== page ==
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Athletes are injecting themselves into the needed national conversation about race, violence, and policing in this nation. That has taken some very public forms, including LeBron James, Chris Paul, Dwyane Wade and Carmelo Anthony speaking at the ESPYs, and Colin Kaepernick taking a knee during the national anthem and leading others to do so. Some NBA players likely will follow Kaepernick’s lead.

Pistons coach/GM Stan Van Gundy likes seeing players speak out.

A couple of his Detroit players — Reggie Jackson and Marcus Morris — said they backed the 49ers quarterback. Here is what the never shy Van Gundy said about all of it, via Vincent Ellis of the Detroit Free Press.

“I’m encouraged by the fact of what some of those guys stood up and did at the ESPYs and had a conversation,” Van Gundy said. “I’m really proud of the fact that we have guys that not only see the problem, but want to try to do something about it…

“To me, in some ways, (police brutality is) just the most visible to focus on and it goes to deeper inequities in our criminal justice system, our education system so there’s so much to focus on,” Van Gundy said. “I think it’s great that we have players that want to be part of that conversation, and a lot of players that want to go beyond the conversation and be part of the solution.”

Van Gundy has been telling his players part of that solution is to vote.

The players union and NBA sent out a release saying they wanted to work together to create positive change, but details are still vague on what that might be. The only thing we know for sure as we head into the NBA season — with as divided a nation and election as anyone can remember as a backdrop — is that some NBA players are going to try and keep the conversation going.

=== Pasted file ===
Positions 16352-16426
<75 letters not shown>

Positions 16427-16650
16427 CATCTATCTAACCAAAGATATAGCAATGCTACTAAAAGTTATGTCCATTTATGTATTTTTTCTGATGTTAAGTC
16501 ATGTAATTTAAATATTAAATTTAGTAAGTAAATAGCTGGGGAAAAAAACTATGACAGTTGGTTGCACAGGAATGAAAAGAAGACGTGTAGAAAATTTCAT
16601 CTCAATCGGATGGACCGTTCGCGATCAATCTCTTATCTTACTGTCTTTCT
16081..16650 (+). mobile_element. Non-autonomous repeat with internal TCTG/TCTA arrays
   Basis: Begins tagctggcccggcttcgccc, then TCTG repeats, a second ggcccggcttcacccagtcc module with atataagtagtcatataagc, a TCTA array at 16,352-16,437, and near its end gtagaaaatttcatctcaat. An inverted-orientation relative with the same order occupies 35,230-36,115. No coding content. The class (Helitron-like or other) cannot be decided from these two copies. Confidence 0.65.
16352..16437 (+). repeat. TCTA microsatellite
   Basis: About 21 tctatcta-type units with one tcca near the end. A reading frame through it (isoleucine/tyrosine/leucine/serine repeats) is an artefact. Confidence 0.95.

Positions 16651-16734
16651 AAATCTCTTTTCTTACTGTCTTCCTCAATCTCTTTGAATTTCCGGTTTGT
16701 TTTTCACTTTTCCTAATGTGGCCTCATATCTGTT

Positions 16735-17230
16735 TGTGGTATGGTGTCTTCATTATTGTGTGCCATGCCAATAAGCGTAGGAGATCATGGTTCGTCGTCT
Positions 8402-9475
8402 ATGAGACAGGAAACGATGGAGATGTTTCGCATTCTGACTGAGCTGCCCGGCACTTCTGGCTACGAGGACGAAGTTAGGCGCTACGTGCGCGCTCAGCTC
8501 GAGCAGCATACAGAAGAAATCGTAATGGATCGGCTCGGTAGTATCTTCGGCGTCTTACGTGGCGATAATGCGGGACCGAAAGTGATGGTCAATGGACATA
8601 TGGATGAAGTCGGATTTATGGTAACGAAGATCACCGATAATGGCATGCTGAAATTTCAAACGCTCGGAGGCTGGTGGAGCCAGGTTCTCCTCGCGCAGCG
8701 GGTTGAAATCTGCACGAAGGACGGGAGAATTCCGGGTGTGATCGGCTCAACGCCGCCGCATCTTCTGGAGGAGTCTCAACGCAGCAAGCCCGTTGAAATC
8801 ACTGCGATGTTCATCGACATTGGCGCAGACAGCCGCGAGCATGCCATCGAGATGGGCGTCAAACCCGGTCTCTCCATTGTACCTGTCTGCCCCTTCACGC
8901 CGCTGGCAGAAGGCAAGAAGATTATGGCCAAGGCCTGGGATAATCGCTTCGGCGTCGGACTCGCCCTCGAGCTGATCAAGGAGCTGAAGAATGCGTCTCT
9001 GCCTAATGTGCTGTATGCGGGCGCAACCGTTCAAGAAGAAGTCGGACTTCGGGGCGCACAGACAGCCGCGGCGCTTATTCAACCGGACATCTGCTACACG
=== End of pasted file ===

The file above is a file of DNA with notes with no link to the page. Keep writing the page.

Sunday is 16th anniversary of greatest dunk ever: Vince Carter over Frederic Weis

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It was the last game of the group stage of the 2000 Olympic basketball tournament at the Sydney Olympics, the USA was taking on France, another USA win on its way to another gold medal.

But what we all remember is this one play — Vince Carter dunking over the 7’2″ French center Frederic Weis.

Best. Dunk. Ever.

By anyone.

Weis was never the same.

In an impressive career — two-time All-NBA, eight-time All-Star, hours and hours of crazy highlights — this is always going to be the highlight at the top of the list. So we will use the anniversary of this dunk to look at it one more time.

Hat tip to nitramy at NBA Reddit.